It's easy to match the overall market return by buying an index fund. But if you buy individual stocks, you can do both better or worse than that. For example, the Bonduelle SA (EPA:BON) share price is down 20% in the last year. That contrasts poorly with the market return of 1.0%. On the other hand, the stock is actually up 5.7% over three years. Shareholders have had an even rougher run lately, with the share price down 18% in the last 90 days.
While the efficient markets hypothesis continues to be taught by some, it has been proven that markets are over-reactive dynamic systems, and investors are not always rational. By comparing earnings per share (EPS) and share price changes over time, we can get a feel for how investor attitudes to a company have morphed over time.
Even though the Bonduelle share price is down over the year, its EPS actually improved. It could be that the share price was previously over-hyped. The divergence between the EPS and the share price is quite notable, during the year. So it's easy to justify a look at some other metrics.
Revenue was pretty flat on last year, which isn't too bad. But the share price might be lower because the market expected a meaningful improvement, and got none.
The image below shows how earnings and revenue have tracked over time (if you click on the image you can see greater detail).
We know that Bonduelle has improved its bottom line lately, but what does the future have in store? So we recommend checking out this free report showing consensus forecasts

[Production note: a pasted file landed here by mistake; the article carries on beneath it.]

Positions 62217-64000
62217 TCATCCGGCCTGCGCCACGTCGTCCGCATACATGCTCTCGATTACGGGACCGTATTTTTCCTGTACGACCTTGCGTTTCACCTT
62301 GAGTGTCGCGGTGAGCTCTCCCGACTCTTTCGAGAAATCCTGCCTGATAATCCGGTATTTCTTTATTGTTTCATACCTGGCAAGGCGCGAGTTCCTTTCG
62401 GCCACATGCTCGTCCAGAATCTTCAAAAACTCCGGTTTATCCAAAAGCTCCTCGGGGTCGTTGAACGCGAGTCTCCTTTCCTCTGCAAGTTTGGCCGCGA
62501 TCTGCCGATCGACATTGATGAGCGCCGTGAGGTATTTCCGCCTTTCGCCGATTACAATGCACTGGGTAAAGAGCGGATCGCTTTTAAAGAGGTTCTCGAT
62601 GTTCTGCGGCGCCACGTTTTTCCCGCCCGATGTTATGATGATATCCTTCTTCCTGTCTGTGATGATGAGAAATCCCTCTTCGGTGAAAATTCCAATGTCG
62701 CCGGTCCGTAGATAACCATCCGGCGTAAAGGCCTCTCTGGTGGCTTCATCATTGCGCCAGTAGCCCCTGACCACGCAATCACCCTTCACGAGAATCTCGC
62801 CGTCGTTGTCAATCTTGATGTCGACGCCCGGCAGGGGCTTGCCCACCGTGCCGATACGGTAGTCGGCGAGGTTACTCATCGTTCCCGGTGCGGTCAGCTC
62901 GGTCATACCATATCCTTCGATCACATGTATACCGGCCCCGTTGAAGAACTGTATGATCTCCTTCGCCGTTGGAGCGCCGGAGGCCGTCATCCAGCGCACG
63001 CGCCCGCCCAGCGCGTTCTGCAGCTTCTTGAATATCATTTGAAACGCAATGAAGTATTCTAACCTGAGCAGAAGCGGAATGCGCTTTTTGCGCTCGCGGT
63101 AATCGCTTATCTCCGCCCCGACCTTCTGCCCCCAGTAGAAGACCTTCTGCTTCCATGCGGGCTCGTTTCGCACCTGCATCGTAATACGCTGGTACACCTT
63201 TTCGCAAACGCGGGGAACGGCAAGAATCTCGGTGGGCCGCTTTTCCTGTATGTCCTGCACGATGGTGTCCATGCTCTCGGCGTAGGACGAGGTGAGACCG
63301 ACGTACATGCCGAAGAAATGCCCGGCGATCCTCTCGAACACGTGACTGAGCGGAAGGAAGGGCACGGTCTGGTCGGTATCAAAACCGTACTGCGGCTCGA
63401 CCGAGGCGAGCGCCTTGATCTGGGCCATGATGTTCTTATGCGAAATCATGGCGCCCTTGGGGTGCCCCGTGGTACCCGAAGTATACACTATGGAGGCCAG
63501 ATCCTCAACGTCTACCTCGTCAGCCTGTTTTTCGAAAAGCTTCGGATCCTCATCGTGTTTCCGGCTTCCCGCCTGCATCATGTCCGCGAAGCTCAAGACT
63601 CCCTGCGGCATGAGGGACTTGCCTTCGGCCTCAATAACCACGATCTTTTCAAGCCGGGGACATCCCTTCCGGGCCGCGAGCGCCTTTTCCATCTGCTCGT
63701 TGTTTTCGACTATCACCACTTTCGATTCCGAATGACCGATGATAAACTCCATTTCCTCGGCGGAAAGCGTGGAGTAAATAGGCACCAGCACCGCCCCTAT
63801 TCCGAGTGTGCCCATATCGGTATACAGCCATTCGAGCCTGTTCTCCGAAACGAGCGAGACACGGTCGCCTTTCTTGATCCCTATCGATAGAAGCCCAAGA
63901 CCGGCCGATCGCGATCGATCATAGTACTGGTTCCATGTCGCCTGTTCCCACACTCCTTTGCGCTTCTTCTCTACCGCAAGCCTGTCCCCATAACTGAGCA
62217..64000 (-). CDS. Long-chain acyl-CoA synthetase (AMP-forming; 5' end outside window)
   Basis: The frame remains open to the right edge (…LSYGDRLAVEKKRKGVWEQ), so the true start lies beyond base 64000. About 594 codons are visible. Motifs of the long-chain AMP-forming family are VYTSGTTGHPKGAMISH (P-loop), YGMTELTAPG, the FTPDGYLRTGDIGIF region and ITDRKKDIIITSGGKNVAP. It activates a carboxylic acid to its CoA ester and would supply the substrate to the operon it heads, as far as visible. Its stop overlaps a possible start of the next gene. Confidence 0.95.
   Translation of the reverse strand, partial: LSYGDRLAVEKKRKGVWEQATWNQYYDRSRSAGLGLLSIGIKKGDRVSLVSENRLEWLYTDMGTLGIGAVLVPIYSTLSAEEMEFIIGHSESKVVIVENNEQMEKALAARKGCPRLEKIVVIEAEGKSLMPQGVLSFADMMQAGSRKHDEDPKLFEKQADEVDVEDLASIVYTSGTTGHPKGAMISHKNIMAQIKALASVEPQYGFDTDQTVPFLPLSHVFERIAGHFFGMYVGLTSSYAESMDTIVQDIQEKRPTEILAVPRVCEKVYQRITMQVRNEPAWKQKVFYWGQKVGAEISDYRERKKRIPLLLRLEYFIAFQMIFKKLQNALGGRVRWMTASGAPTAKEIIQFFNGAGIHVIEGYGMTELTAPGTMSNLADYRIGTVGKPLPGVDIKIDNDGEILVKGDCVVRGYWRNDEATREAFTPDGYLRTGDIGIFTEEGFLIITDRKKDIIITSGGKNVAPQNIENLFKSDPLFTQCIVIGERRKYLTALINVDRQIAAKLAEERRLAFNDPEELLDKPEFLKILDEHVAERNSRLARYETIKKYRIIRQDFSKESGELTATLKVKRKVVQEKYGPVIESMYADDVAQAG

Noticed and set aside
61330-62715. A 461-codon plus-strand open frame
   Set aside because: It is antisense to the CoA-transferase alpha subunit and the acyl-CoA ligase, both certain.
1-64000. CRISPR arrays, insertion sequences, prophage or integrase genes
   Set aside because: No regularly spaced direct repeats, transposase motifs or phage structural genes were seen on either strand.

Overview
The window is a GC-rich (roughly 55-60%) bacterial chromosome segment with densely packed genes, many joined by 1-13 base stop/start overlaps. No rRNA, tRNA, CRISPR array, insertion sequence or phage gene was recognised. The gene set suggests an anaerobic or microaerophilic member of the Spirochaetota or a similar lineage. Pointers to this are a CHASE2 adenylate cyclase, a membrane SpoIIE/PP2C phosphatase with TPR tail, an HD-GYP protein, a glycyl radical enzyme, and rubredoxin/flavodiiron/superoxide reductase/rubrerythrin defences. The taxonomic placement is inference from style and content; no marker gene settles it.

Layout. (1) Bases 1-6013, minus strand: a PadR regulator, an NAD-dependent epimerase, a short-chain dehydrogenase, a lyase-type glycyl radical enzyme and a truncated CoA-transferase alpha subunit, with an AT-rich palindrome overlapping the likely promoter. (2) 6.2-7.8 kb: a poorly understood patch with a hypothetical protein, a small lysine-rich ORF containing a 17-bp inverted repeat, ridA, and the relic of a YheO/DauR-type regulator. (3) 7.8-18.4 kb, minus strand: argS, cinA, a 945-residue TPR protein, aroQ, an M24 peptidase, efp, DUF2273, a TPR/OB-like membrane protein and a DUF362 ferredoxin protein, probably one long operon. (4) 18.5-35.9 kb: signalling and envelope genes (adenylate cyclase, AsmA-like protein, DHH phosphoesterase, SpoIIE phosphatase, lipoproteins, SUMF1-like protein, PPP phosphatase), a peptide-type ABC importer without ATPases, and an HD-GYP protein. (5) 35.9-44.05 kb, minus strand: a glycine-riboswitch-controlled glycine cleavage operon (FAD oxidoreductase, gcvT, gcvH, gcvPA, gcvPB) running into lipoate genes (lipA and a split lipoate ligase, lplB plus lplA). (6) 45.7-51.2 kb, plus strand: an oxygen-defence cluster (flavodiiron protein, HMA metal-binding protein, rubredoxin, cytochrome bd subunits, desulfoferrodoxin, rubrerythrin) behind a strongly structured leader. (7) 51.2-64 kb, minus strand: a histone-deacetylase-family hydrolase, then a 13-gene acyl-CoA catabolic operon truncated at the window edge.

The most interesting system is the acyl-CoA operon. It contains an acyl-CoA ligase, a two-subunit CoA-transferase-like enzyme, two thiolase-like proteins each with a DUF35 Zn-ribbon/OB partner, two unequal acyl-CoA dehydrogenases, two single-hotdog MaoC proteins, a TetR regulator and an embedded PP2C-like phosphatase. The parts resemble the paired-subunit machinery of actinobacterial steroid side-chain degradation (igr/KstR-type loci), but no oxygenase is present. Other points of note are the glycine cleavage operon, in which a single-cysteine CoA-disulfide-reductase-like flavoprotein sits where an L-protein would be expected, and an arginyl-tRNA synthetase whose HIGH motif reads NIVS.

What about the Total Shareholder Return (TSR)?
Investors should note that there's a difference between Bonduelle's total shareholder return (TSR) and its share price change, which we've covered above. The TSR is a return calculation that accounts for the value of cash dividends (assuming that any dividend received was reinvested) and the calculated value of any discounted capital raisings and spin-offs. Dividends have been really beneficial for Bonduelle shareholders, and that cash payout explains why its total shareholder loss of 19%, over the last year, isn't as bad as the share price return.
A Different Perspective
Bonduelle shareholders are down 19% for the year (even including dividends), but the market itself is up 1.0%. Even the share prices of good stocks drop sometimes, but we want to see improvements in the fundamental metrics of a business, before getting too interested. Longer term investors wouldn't be so upset, since they would have made 3.2%, each year, over five years. If the fundamental data continues to indicate long term sustainable growth, the current sell-off could be an opportunity worth considering. Is Bonduelle cheap compared to other companies? These 3 valuation measures might help you decide.
If you would prefer to check out another company -- one with potentially superior financials -- then do not miss this free list of companies that have proven they can grow earnings.
Please note, the market returns quoted in this article reflect the market weighted average returns of stocks that currently trade on FR exchanges.
We aim to bring you long-term focused research analysis driven by fundamental data. Note that our analysis may not factor in the latest price-sensitive company announcements or qualitative material.
If you spot an error that warrants correction, please contact the editor at firstname.lastname@example.org. This article by Simply Wall St is general in nature. It does not constitute a recommendation to buy or sell any stock, and does not take account of your objectives, or your financial situation. Simply Wall St has no position in the stocks mentioned. Thank you for reading.